Classroom Update #7

April30

Depression

While there is much talk about increases in diagnoses of psychological maladies around attention issues and autism among school age students, I’m experiencing a bubble of depression problems in my classroom, that is starting to be troubling. I’m going to stick to generalities so as not to breach privacy, etc. What I will say is that when I first brought it up to a co-worker, they posited something about entitlement and expectations, and I had to share some of the very real stressors these kids are experiencing; a family death, a family health crisis, and a case with hints of family violence in the history. How serious is this? Serious enough that I’ve had concerns about physical safety, and I’ll leave it at that.

But given the high levels of family stress, poverty, etc. that so many of our children live in at this time, I really can’t be surprised. The scary part is that I’m not even in a high poverty school. We have a school psychologist and nurse in one day a week, solely to do assessments related to special education. There is no counselor, social worker, etc. to work with the over 500 students in my school. Lord knows, we could use it.

Image credit: Depression on Flickr

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Classroom Update #6

March24

Ballot Box for Alameda County

As you know I blog about politics because my attitude is that you can ignore politics as a teacher, but that does not mean politics will ignore you. In the classroom, I try to use culturally relevant materials and to approach lessons from that point of view.

Normally, teaching fifth grade in an “open” presidential election year would be great. We learn about U.S. history, we’ve just finished the Revolutionary War period, and are into the founding of our nation. I haven’t even tried to talk about the current election with the kids yet. Instead, I’m trying to build a base in a couple of areas.

1. The fundamental ideas that the nation was built on, but;
Not turning that into a “worship” of the documents;
2. Things that didn’t work out, and didn’t get worked out until later and then MUCH later;
3. Spending some time with Franklin’s statements about the Constitution and it’s various imperfections. Read the rest of this entry »

Keep your eye on the prize…

January24

Recently, the Oscars have been getting a lot of attention for, well I’ll let this NY Post cover explain it…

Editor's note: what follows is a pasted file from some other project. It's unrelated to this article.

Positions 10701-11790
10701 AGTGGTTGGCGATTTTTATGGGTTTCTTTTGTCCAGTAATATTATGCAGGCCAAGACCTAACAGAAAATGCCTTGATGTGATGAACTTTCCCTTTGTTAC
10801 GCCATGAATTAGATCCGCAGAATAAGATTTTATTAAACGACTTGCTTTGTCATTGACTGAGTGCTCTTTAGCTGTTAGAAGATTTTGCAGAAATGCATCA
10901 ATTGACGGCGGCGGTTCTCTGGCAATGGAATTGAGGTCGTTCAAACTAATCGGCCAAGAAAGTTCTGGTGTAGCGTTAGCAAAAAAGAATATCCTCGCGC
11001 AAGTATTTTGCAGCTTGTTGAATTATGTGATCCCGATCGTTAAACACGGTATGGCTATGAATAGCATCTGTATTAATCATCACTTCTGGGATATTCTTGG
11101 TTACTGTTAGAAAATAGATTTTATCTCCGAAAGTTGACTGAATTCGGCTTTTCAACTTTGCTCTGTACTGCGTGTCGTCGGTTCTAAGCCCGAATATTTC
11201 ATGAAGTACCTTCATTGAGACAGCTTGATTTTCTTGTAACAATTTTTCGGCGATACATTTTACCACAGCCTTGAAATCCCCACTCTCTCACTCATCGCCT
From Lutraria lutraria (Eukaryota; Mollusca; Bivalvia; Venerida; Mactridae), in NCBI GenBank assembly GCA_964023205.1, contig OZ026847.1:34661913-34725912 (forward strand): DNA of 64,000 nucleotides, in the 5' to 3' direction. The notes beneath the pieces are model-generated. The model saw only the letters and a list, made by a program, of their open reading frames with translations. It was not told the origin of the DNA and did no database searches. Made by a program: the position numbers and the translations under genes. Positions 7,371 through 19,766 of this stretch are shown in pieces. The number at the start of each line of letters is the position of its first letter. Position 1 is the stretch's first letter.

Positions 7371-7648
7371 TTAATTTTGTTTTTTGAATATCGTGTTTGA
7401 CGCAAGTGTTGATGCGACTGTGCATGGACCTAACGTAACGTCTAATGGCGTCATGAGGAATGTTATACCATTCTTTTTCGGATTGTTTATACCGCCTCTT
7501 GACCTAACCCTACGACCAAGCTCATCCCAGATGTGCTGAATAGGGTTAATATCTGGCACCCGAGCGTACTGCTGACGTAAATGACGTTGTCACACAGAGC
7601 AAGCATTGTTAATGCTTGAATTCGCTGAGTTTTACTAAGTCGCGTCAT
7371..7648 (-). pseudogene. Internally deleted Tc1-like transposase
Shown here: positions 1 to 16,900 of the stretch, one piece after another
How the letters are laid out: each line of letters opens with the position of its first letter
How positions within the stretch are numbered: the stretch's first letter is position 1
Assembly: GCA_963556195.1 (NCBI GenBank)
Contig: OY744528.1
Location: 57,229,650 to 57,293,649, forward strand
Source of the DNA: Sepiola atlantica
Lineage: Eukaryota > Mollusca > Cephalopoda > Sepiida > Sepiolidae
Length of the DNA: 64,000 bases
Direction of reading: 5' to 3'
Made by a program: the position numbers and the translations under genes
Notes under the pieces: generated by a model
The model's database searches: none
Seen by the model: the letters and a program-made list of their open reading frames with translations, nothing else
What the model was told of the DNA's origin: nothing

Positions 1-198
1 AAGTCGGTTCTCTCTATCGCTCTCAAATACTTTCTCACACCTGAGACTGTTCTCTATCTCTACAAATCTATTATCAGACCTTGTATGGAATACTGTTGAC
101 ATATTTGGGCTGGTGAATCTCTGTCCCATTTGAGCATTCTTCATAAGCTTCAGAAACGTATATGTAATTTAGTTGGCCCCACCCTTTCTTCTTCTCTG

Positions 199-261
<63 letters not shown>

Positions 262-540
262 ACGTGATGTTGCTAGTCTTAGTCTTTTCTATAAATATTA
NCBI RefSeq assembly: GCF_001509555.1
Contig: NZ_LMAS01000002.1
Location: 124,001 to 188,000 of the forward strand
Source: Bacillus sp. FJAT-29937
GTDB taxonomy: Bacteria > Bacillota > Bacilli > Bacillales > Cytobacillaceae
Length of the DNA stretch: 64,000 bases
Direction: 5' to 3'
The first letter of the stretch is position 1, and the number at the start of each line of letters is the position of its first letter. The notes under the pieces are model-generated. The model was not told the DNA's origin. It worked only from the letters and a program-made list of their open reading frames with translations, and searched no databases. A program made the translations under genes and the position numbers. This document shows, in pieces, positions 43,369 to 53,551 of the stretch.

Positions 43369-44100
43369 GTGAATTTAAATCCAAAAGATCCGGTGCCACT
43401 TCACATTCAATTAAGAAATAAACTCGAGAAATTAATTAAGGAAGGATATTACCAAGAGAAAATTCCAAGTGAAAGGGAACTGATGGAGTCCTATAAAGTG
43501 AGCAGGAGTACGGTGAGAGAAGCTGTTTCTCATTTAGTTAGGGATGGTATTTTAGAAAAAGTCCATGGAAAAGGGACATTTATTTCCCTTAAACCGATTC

WhiterOscars

 

Read the rest of this entry »

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Classroom Update #5: Have you read a good book lately?

January24

give me five! (CC)
Howdy, long time, no write. I apologize, but life has been happening and that leads to less writing. Can you tell I’ve been teaching cause and effect lately? I’m doing Colonial American history with the class, and that will be the topic of this post. Read the rest of this entry »

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Classroom Update #4 for 2015

December13

Stockwell graffiti Four

One of the ideas that the ELA curriculum wanted students to get in this first unit was, how author background affects their work. I did like the particular piece they chose for this, Langston Hughes’ Theme for English B. It was a work that I was not familiar with, but it works well with upper elementary (5th grade) since it is made up of statements delivered in a first person voice. The biggest problem I had was trying to get the kids to understand that it was not “auto-biographical” but “semi-autobiographical” since the author was NOT from Winston-Salem, but Missouri, etc. but having facts to point to is easier to discuss, than more abstract ideas. It’s a good way to introduce perspective in race. The line in the poem about being the only black person in the classroom seemed to resonate even among my non-black students. I found this nice video of the poem on YouTube that my students enjoyed.

At the same time I was using the Pam Allyn materials, we were reading Bridge to Terabithia, and I found a great resource for author background AND purpose. NPR did an interview with Katherine Paterson and got some of the story behind the story. It is in written form at the link (edited and in an easy to read format), but I played my kids the audio, to get them used to this format for getting information:

Interestingly, she says one shouldn’t try to discern an author’s purpose (the title of the interview is “Messages Are Poison To Fiction”), but she does talk about some of what motivated her beyond the initial tragedy that the book depicts.

Image credit: Stockwell graffiti Four on Flickr

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